anticipated


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an·tic·i·pate

 (ăn-tĭs′ə-pāt′)
v. an·tic·i·pat·ed, an·tic·i·pat·ing, an·tic·i·pates
v.tr.
1.
a. To see as a probable occurrence; expect: We hadn't anticipated the crowds at the zoo. I anticipated that you might be in a hurry.
b. To think of (a future event) with pleasure; look forward to: She anticipated a pleasant hike in the country.
2.
a. To deal with beforehand; act so as to mitigate, nullify, or prevent: We anticipated the storm by boarding up the windows. See Synonyms at expect.
b. To react to (someone) abruptly, especially to prevent someone from continuing or progressing: "Immediately he regretted his words and started to add: 'I didn't know you lived out this way.' But Bloekman anticipated him by asking pleasantly: 'So how's your wife?'" (F. Scott Fitzgerald).
c. To act in a way that blocks or vitiates the action of (another): "Professor Thomson had anticipated me and had obtained many patents on this principle" (Nikola Tesla).
3. To serve as a forerunner to or previous indication of: Her research in the previous decade anticipated these findings.
4. To use in advance, as income not yet available.
5. To pay (a debt) before it is due.
v.intr.
To think, speak, or write about a matter in advance.

[Latin anticipāre, anticipāt-, to take before : ante-, ante- + capere, to take; see kap- in Indo-European roots.]

an·tic′i·pat′a·ble adj.
an·tic′i·pa′tor n.
an·tic′i·pa·to′ry (-pə-tôr′ē) adj.
Usage Note: Traditionally, the verb anticipate has been used to mean "to deal with in advance, to forestall" (as in We anticipated the storm by boarding up the windows, which was accepted by 70 percent of the Usage Panel in 2014). Some commentators have frowned on the more recent usage that means "expect or look forward to," as in He is anticipating a visit from his son. But this usage has become increasingly accepted, with approval rates that grew from 62 percent in 1964 to 87 percent in 2002 and 95 percent in 2014. Even when the anticipated event is expressly stated to be positive, with no possible need for preventive or compensatory measures, as in We are anticipating a pleasant hike in the country, 93 percent of the Panel approved the usage (up from 81 percent in 2002). The fact that the Panelists now rate the "expect" sense higher than the "forestall" sense shows that the newer one is actually supplanting the old as the primary meaning of anticipate. There is a third sense, "to act in a way that blocks or vitiates the action of another" as in I ran to answer the doorbell but found my brother had anticipated me and let the guests in, where the object of anticipate is the one whose plans are rendered unnecessary rather than the plans themselves. A bit more than half of the Usage Panel accepted this sense of the verb, which is best considered uncommon but acceptable.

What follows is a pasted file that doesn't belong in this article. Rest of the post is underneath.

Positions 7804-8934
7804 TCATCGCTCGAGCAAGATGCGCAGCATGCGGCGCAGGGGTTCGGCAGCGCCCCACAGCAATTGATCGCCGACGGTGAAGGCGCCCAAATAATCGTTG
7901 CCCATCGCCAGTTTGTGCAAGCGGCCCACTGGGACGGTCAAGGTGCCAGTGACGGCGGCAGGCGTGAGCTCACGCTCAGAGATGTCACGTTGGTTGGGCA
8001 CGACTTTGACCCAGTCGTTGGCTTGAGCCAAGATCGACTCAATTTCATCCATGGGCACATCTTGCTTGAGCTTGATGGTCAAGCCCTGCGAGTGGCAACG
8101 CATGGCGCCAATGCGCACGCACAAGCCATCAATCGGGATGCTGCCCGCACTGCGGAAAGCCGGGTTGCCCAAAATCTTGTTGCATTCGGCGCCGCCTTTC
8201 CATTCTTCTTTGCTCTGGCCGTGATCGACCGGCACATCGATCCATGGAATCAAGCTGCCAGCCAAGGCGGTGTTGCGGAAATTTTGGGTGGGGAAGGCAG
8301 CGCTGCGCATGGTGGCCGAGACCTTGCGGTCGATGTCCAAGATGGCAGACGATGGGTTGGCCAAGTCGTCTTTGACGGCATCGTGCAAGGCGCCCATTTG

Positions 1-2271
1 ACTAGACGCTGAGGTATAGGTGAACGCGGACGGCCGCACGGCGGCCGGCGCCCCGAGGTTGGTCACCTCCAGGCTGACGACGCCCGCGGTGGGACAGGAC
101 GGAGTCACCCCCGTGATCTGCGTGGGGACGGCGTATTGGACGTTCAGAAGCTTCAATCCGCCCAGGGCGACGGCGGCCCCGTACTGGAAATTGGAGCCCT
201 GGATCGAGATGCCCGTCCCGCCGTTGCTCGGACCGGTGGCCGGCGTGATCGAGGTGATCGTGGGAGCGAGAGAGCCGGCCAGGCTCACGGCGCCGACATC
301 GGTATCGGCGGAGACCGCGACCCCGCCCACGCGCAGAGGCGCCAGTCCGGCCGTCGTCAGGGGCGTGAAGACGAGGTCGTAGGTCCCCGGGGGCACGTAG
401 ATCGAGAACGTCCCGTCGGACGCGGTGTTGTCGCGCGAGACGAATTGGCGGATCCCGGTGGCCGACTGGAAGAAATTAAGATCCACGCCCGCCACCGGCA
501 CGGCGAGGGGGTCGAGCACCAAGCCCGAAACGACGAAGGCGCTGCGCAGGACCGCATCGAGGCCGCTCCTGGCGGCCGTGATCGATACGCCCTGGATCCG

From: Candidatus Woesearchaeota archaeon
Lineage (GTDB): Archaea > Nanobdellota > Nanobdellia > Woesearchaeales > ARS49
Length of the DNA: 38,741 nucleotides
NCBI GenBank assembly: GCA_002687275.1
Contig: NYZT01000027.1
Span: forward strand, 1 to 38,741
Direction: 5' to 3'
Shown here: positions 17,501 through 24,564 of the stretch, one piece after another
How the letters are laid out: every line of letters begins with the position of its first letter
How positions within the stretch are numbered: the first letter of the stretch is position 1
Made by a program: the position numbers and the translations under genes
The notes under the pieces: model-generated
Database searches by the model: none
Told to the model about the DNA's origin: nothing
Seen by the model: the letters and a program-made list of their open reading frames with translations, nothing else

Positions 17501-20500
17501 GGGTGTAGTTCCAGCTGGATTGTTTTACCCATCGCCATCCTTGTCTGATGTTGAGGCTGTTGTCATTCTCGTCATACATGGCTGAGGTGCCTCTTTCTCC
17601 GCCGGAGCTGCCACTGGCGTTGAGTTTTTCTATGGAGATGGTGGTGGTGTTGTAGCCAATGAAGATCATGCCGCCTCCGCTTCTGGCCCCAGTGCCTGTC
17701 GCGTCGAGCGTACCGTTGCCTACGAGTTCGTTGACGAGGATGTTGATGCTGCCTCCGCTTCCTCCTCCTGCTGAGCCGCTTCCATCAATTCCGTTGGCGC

anticipated

(ænˈtɪsɪˌpeɪtɪd)
adj
awaited, usually with excitement and impatience
ThesaurusAntonymsRelated WordsSynonymsLegend:
Adj.1.anticipated - expected hopefully
expected - considered likely or probable to happen or arrive; "prepared for the expected attack"

anticipated

adjective
Known to be about to arrive:
Translations
dispositiv

anticipated

[ænˈtɪsɪpeɪtɪd] adj (= awaited) → attendu(e)
eagerly anticipated → attendu(e) avec impatience
keenly anticipated → attendu(e) avec impatience
long-anticipated → longtemps attendu(e)
much-anticipated → très attendu(e)
References in classic literature ?
Many of them, he said, were on the point of being admitted to the class of the Regular Triangles; others anticipated for their children a distinction they could not hope for themselves.
John M'Donald, a partner of the Northwest Company, embarked as passenger, to profit by the anticipated catastrophe at Astoria.
Neither anticipated that the cause of the conflict might cease with, or even before, the conflict itself should cease.
So the coming interview was anticipated in her thoughts; and -- except that there was an unaccountable appearance of restraint in Mrs.
The day was clear and bright; and Blue John anticipated that the skies would be propitious.
It was the old diamond disillusion of childhood repeated -- the same disappointment she had felt when she had first seen the chill sparkle instead of the purple splendor she had anticipated.
Finding Miss Jethro's place of abode, with far less difficulty than I had anticipated (thanks to favoring circumstances), I stated plainly the object of my visit.
The blacksmith availing himself of the mild, summer-cool weather that now reigned in these latitudes, and in preparation for the peculiarly active pursuits shortly to be anticipated, Perth, the begrimed, blistered old blacksmith, had not removed his portable forge to the hold again, after concluding his contributory work for Ahab's leg, but still retained it on deck, fast lashed to ringbolts by the foremast; being now almost incessantly invoked by the headsmen, and harpooneers, and bowsmen to do some little job for them; altering, or repairing, or new shaping their various weapons and boat furniture.
D'Artagnan, furious at having been anticipated by an idea of the king's, did not despair, however, even yet; and reflecting upon the idea he had brought back from Belle-Isle, he elicited therefrom novel means of safety for his friends.
No battle- Tarutino, Borodino, or Austerlitz- takes place as those who planned it anticipated.
While I acknowledge the success of the present work to have been greater than I anticipated, and the praises it has elicited from a few kind critics to have been greater than it deserved, I must also admit that from some other quarters it has been censured with an asperity which I was as little prepared to expect, and which my judgment, as well as my feelings, assures me is more bitter than just.
She had never anticipated that the utterance of love would produce such a powerful effect on her.